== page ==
Arguably the finest animated feature in ‘Mortal Kombat Legends’ series, ‘Cage Match’ is also one of the most loving homages to the 80’s pop-culture, with its Patrick Nagel-inspired artwork, ‘Miami Vice’ vibes, and synth-heavy score coalescing into both aurally and visually colorful action fantasy whose metafilmic moment involves Jennifer Grey of ‘Dirty Dancing’ fame.
Irresistibly bizarre, and pervaded by a strong sense of despair that corresponds with the present time, ‘The Veldt’ marks the feature debut for Uzbek (then Soviet) filmmaker Nazim Tulyahodzhayev. An adaptation of Ray Bradburry’s short story of the same name, it blends in motifs from other of his writings into a disjointed, yet intriguing, at times broodingly poetic narrative transcended by the oppressively immersive atmosphere. The film’s bleakly beautiful visuals of washed-out and sepia-tinged colors seem to be inspired by ‘Dead Man’s Letters’ released only a year earlier, and are perfectly suited for the post-apocalyptic setting in which the bioorganic walls of a nursery room act as portals to virtual reality, and the (alien?) doppelgängers of the beloved dead are disposed off by squads in hazmat suits. Emphasizing the dreadfulness of it all are synth-heavy portions of the hauntingly unnerving score that portends tragedy as the outcome of holding on to happy memories for too long, or alienating oneself through technological escapism.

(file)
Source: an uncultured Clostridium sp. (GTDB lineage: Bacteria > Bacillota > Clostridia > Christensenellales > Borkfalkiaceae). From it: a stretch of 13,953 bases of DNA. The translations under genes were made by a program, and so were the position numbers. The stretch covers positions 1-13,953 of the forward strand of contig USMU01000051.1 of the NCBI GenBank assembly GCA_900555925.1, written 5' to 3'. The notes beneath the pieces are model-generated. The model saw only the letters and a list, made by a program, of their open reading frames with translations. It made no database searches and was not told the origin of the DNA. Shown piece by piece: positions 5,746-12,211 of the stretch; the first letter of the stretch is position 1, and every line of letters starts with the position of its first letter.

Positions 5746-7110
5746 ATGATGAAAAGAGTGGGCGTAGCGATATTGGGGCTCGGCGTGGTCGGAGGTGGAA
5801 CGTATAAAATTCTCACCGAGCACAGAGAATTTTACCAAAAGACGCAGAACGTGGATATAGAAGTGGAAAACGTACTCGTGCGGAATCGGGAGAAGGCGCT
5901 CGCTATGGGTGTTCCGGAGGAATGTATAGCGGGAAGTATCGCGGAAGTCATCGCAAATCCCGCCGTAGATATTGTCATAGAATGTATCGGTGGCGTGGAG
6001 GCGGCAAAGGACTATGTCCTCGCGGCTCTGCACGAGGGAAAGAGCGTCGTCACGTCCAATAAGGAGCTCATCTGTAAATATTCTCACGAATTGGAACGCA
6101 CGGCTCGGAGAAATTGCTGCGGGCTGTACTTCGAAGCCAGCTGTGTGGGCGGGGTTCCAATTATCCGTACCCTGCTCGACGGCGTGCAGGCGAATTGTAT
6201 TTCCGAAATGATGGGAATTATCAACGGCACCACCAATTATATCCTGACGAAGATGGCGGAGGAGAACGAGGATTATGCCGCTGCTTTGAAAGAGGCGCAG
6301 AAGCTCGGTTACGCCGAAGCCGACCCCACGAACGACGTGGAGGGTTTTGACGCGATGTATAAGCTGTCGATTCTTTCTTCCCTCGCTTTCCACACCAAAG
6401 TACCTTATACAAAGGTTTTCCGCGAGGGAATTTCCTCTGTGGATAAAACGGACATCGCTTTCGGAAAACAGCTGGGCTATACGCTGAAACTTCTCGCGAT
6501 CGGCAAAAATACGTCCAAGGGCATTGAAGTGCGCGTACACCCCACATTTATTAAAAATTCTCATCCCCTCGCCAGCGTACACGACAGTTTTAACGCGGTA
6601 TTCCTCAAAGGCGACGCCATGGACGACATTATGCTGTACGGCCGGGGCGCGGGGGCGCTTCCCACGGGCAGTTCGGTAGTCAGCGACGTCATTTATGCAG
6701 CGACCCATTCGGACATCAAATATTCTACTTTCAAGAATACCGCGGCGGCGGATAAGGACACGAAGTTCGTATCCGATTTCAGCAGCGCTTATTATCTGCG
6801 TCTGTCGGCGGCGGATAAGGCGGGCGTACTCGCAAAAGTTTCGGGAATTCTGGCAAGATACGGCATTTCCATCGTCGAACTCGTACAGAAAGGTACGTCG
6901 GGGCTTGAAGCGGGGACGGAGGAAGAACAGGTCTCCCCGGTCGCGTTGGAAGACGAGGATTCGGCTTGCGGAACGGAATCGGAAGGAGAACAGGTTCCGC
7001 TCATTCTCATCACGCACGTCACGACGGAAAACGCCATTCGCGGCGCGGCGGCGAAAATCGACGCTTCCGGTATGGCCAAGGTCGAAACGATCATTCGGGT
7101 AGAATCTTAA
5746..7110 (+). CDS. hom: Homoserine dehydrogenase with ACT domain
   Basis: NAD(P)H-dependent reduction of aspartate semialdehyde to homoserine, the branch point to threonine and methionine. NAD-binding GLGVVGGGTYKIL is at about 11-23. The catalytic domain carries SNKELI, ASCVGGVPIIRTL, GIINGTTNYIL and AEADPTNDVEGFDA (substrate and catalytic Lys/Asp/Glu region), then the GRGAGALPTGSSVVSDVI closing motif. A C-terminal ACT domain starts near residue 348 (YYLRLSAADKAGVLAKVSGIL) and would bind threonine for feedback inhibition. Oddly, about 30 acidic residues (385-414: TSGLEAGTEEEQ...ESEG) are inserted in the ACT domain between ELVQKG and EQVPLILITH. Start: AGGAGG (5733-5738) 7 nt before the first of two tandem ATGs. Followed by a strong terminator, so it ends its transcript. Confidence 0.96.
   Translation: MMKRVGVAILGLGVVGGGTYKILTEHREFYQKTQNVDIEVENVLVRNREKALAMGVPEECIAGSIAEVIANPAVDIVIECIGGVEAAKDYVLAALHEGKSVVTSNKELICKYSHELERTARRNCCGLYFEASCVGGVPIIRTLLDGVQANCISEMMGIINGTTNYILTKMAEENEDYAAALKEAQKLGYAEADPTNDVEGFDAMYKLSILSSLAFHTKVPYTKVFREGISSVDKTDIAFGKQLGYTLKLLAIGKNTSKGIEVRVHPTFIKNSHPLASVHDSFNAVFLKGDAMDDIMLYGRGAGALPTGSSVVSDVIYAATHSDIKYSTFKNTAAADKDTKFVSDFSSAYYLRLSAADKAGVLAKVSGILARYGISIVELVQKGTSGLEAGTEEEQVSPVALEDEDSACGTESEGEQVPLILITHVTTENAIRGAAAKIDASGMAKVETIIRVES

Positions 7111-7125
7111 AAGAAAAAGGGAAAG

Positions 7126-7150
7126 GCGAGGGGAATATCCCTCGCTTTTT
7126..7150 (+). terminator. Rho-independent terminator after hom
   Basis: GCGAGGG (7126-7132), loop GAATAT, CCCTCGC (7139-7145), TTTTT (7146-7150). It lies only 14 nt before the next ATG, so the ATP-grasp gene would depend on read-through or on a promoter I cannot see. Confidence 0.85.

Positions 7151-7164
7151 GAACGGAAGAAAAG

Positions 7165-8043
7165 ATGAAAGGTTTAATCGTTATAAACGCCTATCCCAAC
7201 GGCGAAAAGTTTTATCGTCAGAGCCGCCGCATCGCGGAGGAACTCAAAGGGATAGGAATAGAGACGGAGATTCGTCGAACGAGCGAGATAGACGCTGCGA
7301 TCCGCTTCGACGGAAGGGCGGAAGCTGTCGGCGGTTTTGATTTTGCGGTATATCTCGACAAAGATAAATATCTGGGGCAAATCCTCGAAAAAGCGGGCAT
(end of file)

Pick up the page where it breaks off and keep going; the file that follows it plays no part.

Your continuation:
The second of only two films under the helm of Hiroki Matsuno, ‘The Living Skeleton’ is an obscure piece of Japanese gothic noir high on pulp content, beautifully captured in expressive B&W, and shrouded in a bizarre aural tapestry that marks composer Noboru Nishiyama’s swan song, occasionally giving off some Spaghetti Western vibes! Although it lacks in an actual living skeleton – there’s only a bunch of immobile (and unrealistic ones) chained to the sea bottom, the film delivers other genre goodies, such as a ghost ship veiled in fog, vengeance from beyond the grave (or is it?), necrophilic priest twist, and bodies melting in acid. Densely atmospheric for most of its running time, and in the final third, outrageously campy, it also features hokey bats on strings flying around like some crazy red herrings, and seems pretty bold (as in ‘a freighter massacre prologue’ bold) for its time, finding its anchor in swell central performances, as well as in versatile direction.
14. Через тернии к звёздам (Ричард Викторов, 1981) / To the Stars by Hard Ways (Richard Viktorov, 1981)
(watched the 20th anniversary cut by director’s son Nikolai Viktorov)